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Jeff Klanderman

Jeff Klanderman

KPMG LLP primarily serves the Southeast and Caribbean regions but their practice is global in scope. Jeff personally has performed projects in Europe, Asia and South America. His regular role is to provide actuarial consulting services and audit support services to KPMG's life and health insurance clients.

As Actuarial Senior Manager for KPMG LLP, Jeff's consulting projects often take the form of financial modeling of a client's insurance business. Projects also include the design of new insurance products for companies and the certification of required reserve balances. Jeff's audit support projects involve review of client company financial statements to insure compliance with GAAP and Statutory accounting rules. Through his job Jeff has had the opportunity to visit many different companies and he is often dealing with the highest levels of company management.  Jeff states that, "With the current focus on the financial sectors of industry, my job at a major accounting firm has taken on a relatively high level of visibility."

Jeff says that he first heard about actuarial science in high school, but did not look into it seriously until his junior year of college. He was pursuing a math degree, but had interests in business and economics. Furthermore, Jeff's mathematical interests were more applied than theoretical. A career in actuarial science seemed a good fit. Jeff began with a summer internship at a company in Washington D.C. which he enjoyed. Jeff's first job out of college was with a small consulting firm in North Carolina. He went from there to two insurance companies, the first in North Carolina and the second in Maryland before joining his current employer in 1995. As often is the case in actuarial work, Jeff spent a good deal of his first few years out of college studying and working through the actuarial exams. Jeff completed all of the exams and he achieved Fellowship in the Society of Actuaries in 1998.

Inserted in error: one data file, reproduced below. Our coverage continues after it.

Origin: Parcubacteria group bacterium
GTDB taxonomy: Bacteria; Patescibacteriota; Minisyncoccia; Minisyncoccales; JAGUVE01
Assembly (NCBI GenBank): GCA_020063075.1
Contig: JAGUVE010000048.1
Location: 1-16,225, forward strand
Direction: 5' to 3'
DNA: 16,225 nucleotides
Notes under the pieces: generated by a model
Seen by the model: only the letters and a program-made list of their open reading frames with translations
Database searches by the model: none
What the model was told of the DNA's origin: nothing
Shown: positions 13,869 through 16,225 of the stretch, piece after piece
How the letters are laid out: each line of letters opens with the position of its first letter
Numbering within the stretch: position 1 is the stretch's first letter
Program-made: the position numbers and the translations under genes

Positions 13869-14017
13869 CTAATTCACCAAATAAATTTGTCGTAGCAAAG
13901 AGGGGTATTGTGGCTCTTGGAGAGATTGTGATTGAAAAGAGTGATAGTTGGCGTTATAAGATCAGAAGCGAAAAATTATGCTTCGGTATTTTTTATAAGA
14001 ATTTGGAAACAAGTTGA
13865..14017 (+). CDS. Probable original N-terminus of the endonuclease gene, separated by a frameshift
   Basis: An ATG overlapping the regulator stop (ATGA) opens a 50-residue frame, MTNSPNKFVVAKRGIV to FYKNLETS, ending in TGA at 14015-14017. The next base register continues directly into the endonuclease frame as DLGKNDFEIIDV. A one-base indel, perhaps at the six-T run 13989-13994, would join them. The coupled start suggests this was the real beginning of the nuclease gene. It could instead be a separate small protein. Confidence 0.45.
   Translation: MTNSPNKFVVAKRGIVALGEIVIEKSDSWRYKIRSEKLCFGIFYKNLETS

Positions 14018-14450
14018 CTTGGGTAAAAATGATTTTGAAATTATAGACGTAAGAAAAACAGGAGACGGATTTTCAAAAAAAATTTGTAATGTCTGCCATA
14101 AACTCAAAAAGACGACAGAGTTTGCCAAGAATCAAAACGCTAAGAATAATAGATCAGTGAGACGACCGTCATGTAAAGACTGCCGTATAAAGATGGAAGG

Jeff states that, "With the exception of some instances on the initial actuarial exams, I will admit that I have not used many direct applications from my mathematics degree. I can only recall solving 2 integrals over the course of the last 10 years. What has helped me significantly is working through the thought process that most good mathematicians develop to address problems. 'What information do I know, what information do I not know that I need to derive.' It is an approach that works as well in a board room as it did in a modern algebra class."